My take on business process management systems starts with a story about software that charted process flows that came up when I was leading a project to select a new ERP system a few years ago.
We were considering the usual suspects when the CFO asked me to look at one more option. The CFO's brother-in-law had a cousin who had a friend who worked at a startup technology company. This company had developed a product that generated business applications. At the request of the CFO, I included this company in our ERP selection process.
I started my exploration of this product by meeting with the founder and his vice president of sales. The two explained the amazing product their company had built. At the user interface, a person defined the business rules and process flow required by the business process. This company's technology would then build an application and database to support these rules and flows. The big selling point was that no one would ever have to endure vanilla or standard functionality again. Every department in an organization could build applications that supported its unique set of business rules and process flows. In other words, we could not just pave the cow paths, we could enshrine the cow paths!
Since one of our project goals was to base many of our transactional processes on industry best practices -- we probably did not need a unique and interesting set of business rules and process flows to handle our employee reimbursements -- we dropped this company and its technology from our selection panel.
I recall this experience each time I think about business process management (BPM) systems. BPM has come a long way over the past few years. It no longer has to be another massive, put-the-business-at-risk system to implement and support. And, for certain business processes, a BPM system makes a lot of sense.
However, recalling my reluctance to enshrine the cow paths, I always organize, streamline and simplify my transactional processes as part of my BPM projects. I recently shocked one of my peer CIOs by telling him that I always manually map processes as part of any system requirements-gathering exercise.
Process mapping makes the process visual. With the process visual, we can objectively assess the usefulness and quality of the process steps and find ways to streamline and improve the process. After we implement the process changes, we then use BPM tools to help automate and manage the process.
For example, a few weeks ago, we decided to map our sales quoting process. Our company bids on numerous types of projects, and our salespeople -- as salespeople are wont to do -- each took a different approach to the process. We needed to improve our visibility into our sales pipeline so we could make more rational scheduling and resource prioritization decisions. I gathered a group of the process participants -- salespeople, accountants, production schedulers, etc. -- and we walked through the current process. I asked each person on the team to "staple themselves to the process" and describe to me what happens first, then second, then third and so on.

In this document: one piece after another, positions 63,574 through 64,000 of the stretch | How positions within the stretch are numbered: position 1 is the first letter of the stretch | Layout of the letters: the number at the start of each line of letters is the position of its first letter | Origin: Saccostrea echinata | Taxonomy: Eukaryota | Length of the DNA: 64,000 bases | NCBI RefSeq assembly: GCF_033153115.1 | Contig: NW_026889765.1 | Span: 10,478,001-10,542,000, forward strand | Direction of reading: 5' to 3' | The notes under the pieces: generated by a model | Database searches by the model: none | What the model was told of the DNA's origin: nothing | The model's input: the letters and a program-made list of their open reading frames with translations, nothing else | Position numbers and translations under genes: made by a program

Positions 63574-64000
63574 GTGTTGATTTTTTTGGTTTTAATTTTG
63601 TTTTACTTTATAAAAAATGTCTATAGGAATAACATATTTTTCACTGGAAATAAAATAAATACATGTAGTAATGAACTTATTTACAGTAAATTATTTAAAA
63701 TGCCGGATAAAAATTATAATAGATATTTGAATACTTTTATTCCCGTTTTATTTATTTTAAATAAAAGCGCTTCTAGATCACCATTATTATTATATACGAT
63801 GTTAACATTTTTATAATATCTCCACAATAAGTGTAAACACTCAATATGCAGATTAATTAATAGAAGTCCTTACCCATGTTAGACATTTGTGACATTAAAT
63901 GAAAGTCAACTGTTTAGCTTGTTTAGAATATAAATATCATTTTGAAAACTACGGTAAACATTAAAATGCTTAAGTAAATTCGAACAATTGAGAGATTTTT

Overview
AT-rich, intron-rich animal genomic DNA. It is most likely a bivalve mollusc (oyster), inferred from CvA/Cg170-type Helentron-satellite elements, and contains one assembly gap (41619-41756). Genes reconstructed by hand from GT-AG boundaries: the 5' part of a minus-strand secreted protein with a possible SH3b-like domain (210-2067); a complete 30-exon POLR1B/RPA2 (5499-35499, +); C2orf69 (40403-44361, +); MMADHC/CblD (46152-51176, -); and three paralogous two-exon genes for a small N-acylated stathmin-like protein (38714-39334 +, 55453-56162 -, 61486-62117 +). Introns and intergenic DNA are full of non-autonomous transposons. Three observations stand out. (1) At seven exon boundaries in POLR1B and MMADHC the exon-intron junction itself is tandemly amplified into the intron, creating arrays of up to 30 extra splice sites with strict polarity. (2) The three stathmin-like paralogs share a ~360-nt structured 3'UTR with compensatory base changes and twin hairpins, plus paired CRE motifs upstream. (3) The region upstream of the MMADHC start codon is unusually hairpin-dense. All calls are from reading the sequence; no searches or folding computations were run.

As we drew boxes for process steps and diamonds for decision points, the problems became obvious. Too often, the people at the tail end of the process -- the accountants who needed to price the quote and the production people who needed to define schedules and equipment availability -- were getting the information they needed too late. As a result, the quotes were sometimes late. This frustrated the salespeople and caused us to miss some opportunities.
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Our process map showed an entire series of decision diamonds that asked, "Do we know enough to complete this process step?" If the answer was "No," the process flowed back to the step to gather the needed information.
With the process now visible, the salespeople immediately understood the issues and proposed that they all use a common template that listed what the downstream process steps needed to know. By the end of the meeting, they had drafted the template and agreed to start using it.
With this done, we could comfortably go to the next step and apply technology that gathered and reviewed the required information as part of the process workflow. Without analyzing the process as part of this BPM project, our workflow would have included the multiple points that looped back to get missing information.
By first clearing the process decks, we automated a process that deserved being automated.
Niel Nickolaisen is CIO at Western Governors University in Salt Lake City. He is a frequent speaker, presenter and writer on IT's dual role enabling strategy and delivering operational excellence. Write to him at firstname.lastname@example.org.